Author: Verena Beck and Martin Walpot, acib GmbH
A purification process for vaccines produced via a measles vector platform will soon lead to a more flexible, reproductive and economic process contributing to the faster development and production of vaccines.
The importance of the fast development, production and release of new vaccines against infectious diseases could be seen during the Covid-19 pandemic. In order to facilitate such immediate reaction to new viruses, so-called platform processes are required for the production of vaccines. Platform processes can be easily and quickly adapted to different new targets with minimal changes of the process resulting in more economic process development. This also saves time and resources compared to processes that need to be developed from scratch for each new vaccine.
The measles virus platform
One of such platform processes for the production of vaccines relies on the measles virus. The measles virus vaccination using live attenuated virus has proven to be extraordinarily safe and highly effective after many years of use with minimal adverse effects and a long-lasting protection. By genetic modification, it is possible to insert additional genes into the attenuated measles virus so that it can display vaccine antigens against a new emerging virus on its surface. With one single technology vaccines for different viruses can be produced and in contrast to a conventional strategy there is no need to produce pathogenic virus for a so-called inactivated vaccine or attenuated viral vaccine in which the pathogenicity is weakened by cultivation in the laboratory. The technology to display other viral proteins on measles virus is faster and avoids the production of pathogenic viruses.
An important part of the vaccine production is the purification of the virus in order to remove impurities that remain from the production process and would cause adverse effects if present in the final vaccine product. It is a challenge to maintain the desired properties of the virus such as immunogenicity but to get rid of the impurities at the same time. An additional challenge, especially for the measles virus, is that the production process must take place in a closed system under aseptic conditions. Normally, the vaccine is sterile filtered at the end of the process, which is not possible for the measles virus due to its relatively large size.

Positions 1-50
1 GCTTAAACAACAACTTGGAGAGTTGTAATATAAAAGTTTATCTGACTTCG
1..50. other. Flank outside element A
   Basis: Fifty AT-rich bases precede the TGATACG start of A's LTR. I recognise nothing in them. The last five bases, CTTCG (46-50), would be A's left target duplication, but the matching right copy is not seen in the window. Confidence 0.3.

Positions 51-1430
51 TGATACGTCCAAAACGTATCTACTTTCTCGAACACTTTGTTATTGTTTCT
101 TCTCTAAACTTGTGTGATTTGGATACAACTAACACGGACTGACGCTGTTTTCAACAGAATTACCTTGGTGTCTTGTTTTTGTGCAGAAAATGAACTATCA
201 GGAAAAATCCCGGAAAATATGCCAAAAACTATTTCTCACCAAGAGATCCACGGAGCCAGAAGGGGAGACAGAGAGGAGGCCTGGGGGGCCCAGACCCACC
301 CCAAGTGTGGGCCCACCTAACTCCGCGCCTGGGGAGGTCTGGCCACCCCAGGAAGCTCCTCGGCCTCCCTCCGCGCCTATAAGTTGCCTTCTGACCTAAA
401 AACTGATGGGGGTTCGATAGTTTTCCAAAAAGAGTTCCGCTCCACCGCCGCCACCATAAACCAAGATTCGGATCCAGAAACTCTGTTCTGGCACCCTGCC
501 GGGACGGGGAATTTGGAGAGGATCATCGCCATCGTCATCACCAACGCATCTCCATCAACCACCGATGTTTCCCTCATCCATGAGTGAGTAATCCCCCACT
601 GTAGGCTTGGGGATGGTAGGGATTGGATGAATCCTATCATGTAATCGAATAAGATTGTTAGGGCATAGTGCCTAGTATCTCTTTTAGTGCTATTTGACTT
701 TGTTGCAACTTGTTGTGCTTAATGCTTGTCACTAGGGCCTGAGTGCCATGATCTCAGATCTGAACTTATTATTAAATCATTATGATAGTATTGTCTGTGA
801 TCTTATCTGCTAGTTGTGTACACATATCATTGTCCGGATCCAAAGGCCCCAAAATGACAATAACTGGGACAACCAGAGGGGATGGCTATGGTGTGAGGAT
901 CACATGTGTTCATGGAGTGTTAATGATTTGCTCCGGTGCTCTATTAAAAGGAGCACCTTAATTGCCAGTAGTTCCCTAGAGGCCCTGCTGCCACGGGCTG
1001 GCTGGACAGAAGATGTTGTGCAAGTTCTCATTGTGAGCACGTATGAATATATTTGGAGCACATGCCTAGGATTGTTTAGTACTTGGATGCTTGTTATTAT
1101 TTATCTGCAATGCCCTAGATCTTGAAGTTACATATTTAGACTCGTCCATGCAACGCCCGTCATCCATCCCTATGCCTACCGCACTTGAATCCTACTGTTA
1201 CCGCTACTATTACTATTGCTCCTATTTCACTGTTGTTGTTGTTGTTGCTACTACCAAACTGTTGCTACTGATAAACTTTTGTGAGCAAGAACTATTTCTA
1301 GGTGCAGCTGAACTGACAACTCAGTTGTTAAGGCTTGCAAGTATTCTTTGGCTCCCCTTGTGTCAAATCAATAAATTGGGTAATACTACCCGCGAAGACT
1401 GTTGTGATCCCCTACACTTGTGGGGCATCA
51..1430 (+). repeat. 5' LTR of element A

New purification process
A new, highly flexible and reproducible purification process for a vaccine via the measles virus platform was introduced shortly: The process can be used in small laboratory scale for research purposes as well as in a larger scale to produce vaccines for clinical trials and even the market. The novel process consists of a flowthrough chromatography step in which the small impurities are retained in a solid matrix while the large virus remains in the process stream. This chromatography step can be easily adapted for different kinds of measles virus vectors with little effort. In contrast to conventional process regimes, in the novel process the ultrafiltration of the measles virus is done after the chromatography step resulting in reduced process time and higher product yields and purity. All process steps can be conducted in a closed system under aseptic conditions and can also be integrated into a continuous process, enabling production of a variety of vaccines in much faster time.
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